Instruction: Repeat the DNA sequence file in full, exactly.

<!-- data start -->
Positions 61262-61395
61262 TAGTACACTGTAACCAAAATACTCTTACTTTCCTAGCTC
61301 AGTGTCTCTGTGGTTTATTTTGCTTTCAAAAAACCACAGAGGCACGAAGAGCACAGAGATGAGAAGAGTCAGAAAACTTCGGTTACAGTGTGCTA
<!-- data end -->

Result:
Positions 61262-61395
61262 TAGTACACTGTAACCAAAATACTCTTACTTTCCTAGCTC
61301 AGTGTCTCTGTGGTTTATTTTGCTTTCAAAAAACCACAGAGGCACGAAGAGCACAGAGATGAGAAGAGTCAGAAAACTTCGGTTACAGTGTGCTA